Here's part of an integration test that I'm having:

user = User.first
assert !user.is_active?

get confirm_email_user_url(user),:confirmId => user.mail_confirmation_hash

assert_equal response.status,200
# because confirm_email_user_url modifies the activation state of the object
user = User.first
assert_equal user.state,"activated"

I spent the last hour debugging this :). In my initial version, I wasn't reinitializing user after confirm_email_user_url was accessed, and the state was always inactive even though the user was activated.

How do I know if I should "reload" ( lacking of a better name ) my model object? What should I call in order to do so?


2 Answers 2


You'd need to call user.reload whenever the data has changed in the database.

In your above code, the "user" object is created in memory from the data fetched from the database by User.first. Then, it looks like your confirm_email_user_url modifies the database. The object doesn't know about this until you reload it, which re-acquires the data from the database.

I'm not sure if there's a programmatic way to know when you will need to reload the object, but as a developer you should be aware of what is going on and handle appropriately. In most of my experience (which is somewhat limited), this is only an issue during testing. In production, it's not typical for an object to be modified in the database while it is loaded in memory. What usually happens is the object in memory is modified and then saved to the database (i.e., user.email = "foo@bar.com" followed by user.save). I suppose if you had a high-activity application where lots of users might be modifying something in short succession, you would want to be careful about it.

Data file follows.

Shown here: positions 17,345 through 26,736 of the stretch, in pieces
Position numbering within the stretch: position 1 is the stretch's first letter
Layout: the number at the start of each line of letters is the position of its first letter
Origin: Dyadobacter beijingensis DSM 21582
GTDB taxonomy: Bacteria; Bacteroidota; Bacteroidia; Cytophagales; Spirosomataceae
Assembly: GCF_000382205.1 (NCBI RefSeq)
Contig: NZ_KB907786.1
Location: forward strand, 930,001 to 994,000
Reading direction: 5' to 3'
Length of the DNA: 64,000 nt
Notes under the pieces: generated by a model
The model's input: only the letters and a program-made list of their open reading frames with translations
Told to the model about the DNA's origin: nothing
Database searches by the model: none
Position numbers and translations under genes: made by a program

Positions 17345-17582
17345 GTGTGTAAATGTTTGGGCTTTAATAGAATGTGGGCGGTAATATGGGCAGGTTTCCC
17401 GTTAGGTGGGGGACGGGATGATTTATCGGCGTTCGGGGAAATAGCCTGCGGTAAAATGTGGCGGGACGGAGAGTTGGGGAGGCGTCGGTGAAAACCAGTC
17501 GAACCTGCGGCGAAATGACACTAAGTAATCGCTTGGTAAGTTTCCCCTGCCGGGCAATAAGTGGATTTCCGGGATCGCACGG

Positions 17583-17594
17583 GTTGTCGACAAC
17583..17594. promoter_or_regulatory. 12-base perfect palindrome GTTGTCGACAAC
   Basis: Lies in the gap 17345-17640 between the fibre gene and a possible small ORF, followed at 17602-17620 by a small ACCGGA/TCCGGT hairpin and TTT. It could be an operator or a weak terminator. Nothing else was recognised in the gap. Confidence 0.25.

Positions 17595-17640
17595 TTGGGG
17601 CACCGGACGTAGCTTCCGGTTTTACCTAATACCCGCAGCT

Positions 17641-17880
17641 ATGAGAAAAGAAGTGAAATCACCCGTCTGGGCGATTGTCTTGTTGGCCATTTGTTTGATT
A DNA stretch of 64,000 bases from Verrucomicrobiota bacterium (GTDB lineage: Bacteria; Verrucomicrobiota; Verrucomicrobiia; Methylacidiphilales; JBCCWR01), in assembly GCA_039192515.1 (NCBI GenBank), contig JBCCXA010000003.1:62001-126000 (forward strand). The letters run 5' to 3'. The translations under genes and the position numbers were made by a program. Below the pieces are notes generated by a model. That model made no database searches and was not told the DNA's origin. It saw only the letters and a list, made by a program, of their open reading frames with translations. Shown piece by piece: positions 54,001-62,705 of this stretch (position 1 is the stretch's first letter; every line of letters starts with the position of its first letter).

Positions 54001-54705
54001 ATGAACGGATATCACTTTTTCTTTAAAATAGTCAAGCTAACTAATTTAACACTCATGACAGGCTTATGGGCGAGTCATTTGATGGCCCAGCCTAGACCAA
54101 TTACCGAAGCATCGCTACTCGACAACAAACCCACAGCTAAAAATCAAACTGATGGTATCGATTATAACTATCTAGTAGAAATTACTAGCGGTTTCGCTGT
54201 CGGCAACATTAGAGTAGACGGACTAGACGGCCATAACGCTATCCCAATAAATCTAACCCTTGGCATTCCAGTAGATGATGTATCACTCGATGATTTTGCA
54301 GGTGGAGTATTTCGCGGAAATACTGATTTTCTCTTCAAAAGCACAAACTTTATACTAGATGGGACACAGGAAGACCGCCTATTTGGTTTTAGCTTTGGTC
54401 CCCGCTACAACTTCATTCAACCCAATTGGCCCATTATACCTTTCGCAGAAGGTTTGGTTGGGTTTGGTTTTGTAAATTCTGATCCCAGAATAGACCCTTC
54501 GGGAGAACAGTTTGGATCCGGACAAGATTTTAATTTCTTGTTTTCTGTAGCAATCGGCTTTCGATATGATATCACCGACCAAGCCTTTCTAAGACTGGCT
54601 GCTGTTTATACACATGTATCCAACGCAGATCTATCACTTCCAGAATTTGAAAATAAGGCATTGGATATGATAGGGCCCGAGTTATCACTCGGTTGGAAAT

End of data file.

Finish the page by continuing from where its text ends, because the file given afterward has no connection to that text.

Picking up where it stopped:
• i don't understand, user = User.first, doesn't User.first will trigger the query again? it should auto-reload? no?
    – Sam YC
    Dec 15, 2016 at 8:18
  • User.first will query the db again. You can check it by opening rails c in one window and tail -f log/development.rb in the other. Then in console type user = User.first twice. You will see two queries in second window with logs
    – ToTenMilan
    Jan 16, 2019 at 11:36

Btw. this doesn't really work when you do stuff on the model itself like Report.count. After endless tries of resetting the column information or getting an instance of the first/last record and reload it the only thing that helped me was reconnecting the database between the counts like this:

initial_count = Report.count

# do something, like invoking a rake task that imports the reports, ..

final_count = Report.count

This worked for Rails 2.3.8+, I don't know about the 3+ versions.

  • For my particular use case (multiple requests accessing the same data, then one request updating the data, and the second request trying to get the update), the equivalent of user.reload did not work, but Report.connection.reconnect! worked.
    – SWoo
    Jun 25, 2015 at 2:43

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